Consumers' perceived attitudes to wearable devices in health monitoring in China: a survey study
Date Submitted: Apr 29, 2016
Open Peer Review Period: May 2, 2016 - May 7, 2016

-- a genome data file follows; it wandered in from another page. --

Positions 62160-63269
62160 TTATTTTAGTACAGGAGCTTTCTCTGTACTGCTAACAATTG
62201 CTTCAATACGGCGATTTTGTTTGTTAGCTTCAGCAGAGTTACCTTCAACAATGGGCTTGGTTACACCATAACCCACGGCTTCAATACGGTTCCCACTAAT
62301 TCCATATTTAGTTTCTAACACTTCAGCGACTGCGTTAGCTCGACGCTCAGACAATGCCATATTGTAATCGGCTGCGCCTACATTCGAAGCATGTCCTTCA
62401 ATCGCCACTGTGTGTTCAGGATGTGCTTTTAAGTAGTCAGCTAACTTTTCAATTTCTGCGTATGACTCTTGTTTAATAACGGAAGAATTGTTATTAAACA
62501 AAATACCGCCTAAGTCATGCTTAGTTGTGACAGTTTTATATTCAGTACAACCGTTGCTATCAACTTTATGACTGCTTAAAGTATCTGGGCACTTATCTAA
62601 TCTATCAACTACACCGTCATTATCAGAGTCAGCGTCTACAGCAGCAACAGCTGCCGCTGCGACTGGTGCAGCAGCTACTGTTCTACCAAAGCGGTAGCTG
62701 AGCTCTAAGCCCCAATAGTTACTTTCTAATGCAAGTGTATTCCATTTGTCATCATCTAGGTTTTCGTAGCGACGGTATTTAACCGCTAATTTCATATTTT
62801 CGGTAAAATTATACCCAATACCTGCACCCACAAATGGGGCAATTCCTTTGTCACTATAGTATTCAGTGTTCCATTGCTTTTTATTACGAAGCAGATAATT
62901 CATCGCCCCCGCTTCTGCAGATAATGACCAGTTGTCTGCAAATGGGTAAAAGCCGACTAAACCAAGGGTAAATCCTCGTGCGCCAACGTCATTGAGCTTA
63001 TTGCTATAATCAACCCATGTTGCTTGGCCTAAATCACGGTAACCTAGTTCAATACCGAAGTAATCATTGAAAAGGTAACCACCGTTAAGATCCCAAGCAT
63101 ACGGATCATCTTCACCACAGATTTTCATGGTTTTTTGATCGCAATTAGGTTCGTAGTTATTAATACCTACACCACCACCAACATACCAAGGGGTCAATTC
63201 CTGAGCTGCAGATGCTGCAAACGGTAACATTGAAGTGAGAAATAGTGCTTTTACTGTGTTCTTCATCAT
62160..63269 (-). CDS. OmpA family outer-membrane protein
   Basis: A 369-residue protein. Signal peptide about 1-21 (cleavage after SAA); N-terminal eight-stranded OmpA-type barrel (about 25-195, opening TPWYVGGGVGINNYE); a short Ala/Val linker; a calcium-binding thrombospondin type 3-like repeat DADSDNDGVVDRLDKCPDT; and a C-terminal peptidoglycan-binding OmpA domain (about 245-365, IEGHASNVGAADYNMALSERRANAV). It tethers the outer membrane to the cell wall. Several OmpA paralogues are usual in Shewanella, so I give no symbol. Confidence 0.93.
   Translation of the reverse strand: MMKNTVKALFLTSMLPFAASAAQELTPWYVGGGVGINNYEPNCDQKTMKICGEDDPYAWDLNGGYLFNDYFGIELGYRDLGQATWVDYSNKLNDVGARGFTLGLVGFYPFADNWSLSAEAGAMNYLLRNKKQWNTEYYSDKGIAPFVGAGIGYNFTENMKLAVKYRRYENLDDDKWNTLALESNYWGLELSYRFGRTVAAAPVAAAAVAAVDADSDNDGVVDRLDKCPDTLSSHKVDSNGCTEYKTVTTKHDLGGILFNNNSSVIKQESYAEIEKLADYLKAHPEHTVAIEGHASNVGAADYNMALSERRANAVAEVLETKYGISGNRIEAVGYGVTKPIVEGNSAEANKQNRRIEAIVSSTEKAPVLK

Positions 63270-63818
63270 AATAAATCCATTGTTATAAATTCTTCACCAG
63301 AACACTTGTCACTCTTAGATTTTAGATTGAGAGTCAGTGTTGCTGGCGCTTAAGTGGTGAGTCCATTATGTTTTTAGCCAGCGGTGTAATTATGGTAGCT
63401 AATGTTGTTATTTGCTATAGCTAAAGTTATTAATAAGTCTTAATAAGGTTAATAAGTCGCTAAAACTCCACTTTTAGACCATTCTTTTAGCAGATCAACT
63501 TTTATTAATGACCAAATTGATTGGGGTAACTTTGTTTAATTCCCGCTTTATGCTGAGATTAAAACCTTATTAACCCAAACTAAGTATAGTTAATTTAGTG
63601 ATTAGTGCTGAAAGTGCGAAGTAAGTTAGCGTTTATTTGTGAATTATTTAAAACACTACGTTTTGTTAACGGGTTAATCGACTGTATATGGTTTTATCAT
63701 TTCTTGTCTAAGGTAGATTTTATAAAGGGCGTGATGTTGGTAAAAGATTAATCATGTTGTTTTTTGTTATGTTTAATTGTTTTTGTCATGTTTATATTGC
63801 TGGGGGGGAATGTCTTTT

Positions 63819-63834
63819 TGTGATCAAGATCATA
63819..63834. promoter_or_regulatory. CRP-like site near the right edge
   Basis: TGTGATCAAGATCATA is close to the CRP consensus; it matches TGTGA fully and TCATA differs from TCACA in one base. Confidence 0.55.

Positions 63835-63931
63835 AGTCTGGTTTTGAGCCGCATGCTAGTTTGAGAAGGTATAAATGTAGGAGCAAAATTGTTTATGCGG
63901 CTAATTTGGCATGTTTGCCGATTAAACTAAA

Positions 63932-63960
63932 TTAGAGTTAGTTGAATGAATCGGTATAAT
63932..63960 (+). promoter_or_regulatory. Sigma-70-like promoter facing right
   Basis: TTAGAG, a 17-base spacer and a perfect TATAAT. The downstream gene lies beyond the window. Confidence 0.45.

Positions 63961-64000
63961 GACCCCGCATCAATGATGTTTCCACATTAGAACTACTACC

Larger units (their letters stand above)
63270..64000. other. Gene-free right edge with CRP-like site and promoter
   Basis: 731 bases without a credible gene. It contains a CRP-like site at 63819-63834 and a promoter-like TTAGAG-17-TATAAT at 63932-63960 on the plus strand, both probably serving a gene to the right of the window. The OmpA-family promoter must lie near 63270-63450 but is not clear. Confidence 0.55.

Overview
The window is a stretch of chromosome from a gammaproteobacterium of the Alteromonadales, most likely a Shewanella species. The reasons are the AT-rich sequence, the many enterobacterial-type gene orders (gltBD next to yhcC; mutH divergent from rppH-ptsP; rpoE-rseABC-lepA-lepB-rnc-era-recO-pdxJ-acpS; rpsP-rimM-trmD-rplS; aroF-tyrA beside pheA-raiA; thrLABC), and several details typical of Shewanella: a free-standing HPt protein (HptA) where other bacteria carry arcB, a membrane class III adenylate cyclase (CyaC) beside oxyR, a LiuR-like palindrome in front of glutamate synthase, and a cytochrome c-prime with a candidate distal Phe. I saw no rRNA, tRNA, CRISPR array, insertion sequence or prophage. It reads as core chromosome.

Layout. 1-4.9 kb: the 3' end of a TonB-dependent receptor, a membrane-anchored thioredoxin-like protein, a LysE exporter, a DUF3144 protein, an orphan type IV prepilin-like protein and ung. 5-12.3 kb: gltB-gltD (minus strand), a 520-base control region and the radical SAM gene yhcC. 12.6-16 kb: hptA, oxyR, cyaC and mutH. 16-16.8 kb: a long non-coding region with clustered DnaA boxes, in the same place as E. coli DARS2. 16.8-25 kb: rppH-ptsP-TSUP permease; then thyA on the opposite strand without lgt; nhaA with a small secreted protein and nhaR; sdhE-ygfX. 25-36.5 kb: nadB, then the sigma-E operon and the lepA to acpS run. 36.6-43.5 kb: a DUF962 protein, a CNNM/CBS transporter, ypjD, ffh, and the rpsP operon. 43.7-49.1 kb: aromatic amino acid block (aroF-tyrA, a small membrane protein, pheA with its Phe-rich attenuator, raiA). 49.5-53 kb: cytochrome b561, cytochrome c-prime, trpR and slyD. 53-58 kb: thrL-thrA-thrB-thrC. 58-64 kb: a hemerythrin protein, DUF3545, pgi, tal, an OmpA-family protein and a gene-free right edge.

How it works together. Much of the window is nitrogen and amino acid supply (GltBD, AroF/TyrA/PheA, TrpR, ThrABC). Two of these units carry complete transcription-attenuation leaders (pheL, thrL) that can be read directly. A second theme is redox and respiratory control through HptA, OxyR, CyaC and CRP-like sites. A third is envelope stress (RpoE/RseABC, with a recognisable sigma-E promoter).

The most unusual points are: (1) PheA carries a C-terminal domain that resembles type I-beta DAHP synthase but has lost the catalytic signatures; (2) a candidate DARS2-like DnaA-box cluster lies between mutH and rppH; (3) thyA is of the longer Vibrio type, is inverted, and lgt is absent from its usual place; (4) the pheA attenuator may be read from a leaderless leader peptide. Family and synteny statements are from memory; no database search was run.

Background: Capital market and consumer market interest in wearable devices has surged in recent years, and wearable products swamp the market, however their actual acceptance in the field of health monitoring has not reached such expectation. Objective: This study aims to understand the perceptions of wearable devices of general consumers, analyze the review of the devices by users, and find existing problems associated with current wearable devices. Methods: Sojump.com, an on-line questionnaire tool, was used to generate the questionnaire, which focused on four aspects, i.e., the basic information of the respondents, the general perceptions of wearable devices, the tendencies of expected functions and potential problems. The snowball sampling method was employed to collect questionnaires by making use of the author’s social network. Results: (1) A total of 2058 valid questionnaires were received from the respondents from every province in China; of the respondents, 52.4% have used a wearable device. (2) The respondents had a low level of knowledge about wearable devices (2.79/5) but were optimistic with regard to the devices’ future (3.86/5), anticipating that it takes four years for the devices to become fashionable, and 84% recognized an acceptable price of less than 2000 RMB. Nearly half of the respondents were unwilling to continuously wear the device (47.1%) and share their health data (44.7%). (3) The respondents placed more emphasis on the health management functions than on the mobile phone auxiliary functions. Regarding the health monitoring functions, the respondents were most interested in heart health monitoring. The functions of wearable devices that the respondents expected were mainly health management (63.5%), mobile phone accessories (61.9%), and location tracking (61.2%), and the promising hot future functions were mainly data monitoring and analysis (74.2%), exercise coaching (60.5%), and child tracking (58.8%). (4) The respondents had different levels of emphasis regarding the existing problems of wearable devices at different use stages. Being easily damaged or lost (49.7%), being incapable of providing credible, valuable, and easily executable health recommendations based on an analysis of the monitoring data (46.7%), and being uncomfortable to wear (45.8%) likely lead consumers to abandon the use of wearable devices. Conclusions: Consumers are optimistic about the prospects of wearable devices; however, there is a large gap between the accuracy and reliability of the measurement data, the ease of use of the product design, and the interpretation of the measurement data of current wearable products and consumer expectations. Consumer demand for health management functions, especially heart health monitoring functions, is higher than that for daily auxiliary-type functions, which is an issue that should be properly addressed and resolved by manufacturers.